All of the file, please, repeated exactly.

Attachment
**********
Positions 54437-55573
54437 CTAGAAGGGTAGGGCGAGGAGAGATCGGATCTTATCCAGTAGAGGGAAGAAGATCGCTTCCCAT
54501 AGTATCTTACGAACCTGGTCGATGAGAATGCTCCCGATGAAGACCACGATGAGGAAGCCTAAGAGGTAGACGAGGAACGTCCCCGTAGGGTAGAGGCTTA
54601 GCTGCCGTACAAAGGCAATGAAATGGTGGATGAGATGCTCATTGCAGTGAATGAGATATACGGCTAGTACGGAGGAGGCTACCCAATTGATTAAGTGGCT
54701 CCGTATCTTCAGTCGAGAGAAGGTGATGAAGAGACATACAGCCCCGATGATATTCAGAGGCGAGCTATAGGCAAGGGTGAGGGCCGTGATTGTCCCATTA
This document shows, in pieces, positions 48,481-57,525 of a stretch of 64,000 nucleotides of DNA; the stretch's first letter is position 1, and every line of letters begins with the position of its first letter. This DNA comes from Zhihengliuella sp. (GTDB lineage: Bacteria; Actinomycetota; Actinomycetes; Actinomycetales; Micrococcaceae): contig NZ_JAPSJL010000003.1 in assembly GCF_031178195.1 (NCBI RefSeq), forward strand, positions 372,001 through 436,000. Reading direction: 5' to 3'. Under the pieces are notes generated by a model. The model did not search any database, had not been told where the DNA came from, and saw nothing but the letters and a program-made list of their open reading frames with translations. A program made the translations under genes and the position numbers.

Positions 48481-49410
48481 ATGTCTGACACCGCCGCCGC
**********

Positions 54437-55573
54437 CTAGAAGGGTAGGGCGAGGAGAGATCGGATCTTATCCAGTAGAGGGAAGAAGATCGCTTCCCAT
54501 AGTATCTTACGAACCTGGTCGATGAGAATGCTCCCGATGAAGACCACGATGAGGAAGCCTAAGAGGTAGACGAGGAACGTCCCCGTAGGGTAGAGGCTTA
54601 GCTGCCGTACAAAGGCAATGAAATGGTGGATGAGATGCTCATTGCAGTGAATGAGATATACGGCTAGTACGGAGGAGGCTACCCAATTGATTAAGTGGCT
54701 CCGTATCTTCAGTCGAGAGAAGGTGATGAAGAGACATACAGCCCCGATGATATTCAGAGGCGAGCTATAGGCAAGGGTGAGGGCCGTGATTGTCCCATTA
This document shows, in pieces, positions 48,481-57,525 of a stretch of 64,000 nucleotides of DNA; the stretch's first letter is position 1, and every line of letters begins with the position of its first letter. This DNA comes from Zhihengliuella sp. (GTDB lineage: Bacteria; Actinomycetota; Actinomycetes; Actinomycetales; Micrococcaceae): contig NZ_JAPSJL010000003.1 in assembly GCF_031178195.1 (NCBI RefSeq), forward strand, positions 372,001 through 436,000. Reading direction: 5' to 3'. Under the pieces are notes generated by a model. The model did not search any database, had not been told where the DNA came from, and saw nothing but the letters and a program-made list of their open reading frames with translations. A program made the translations under genes and the position numbers.

Positions 48481-49410
48481 ATGTCTGACACCGCCGCCGC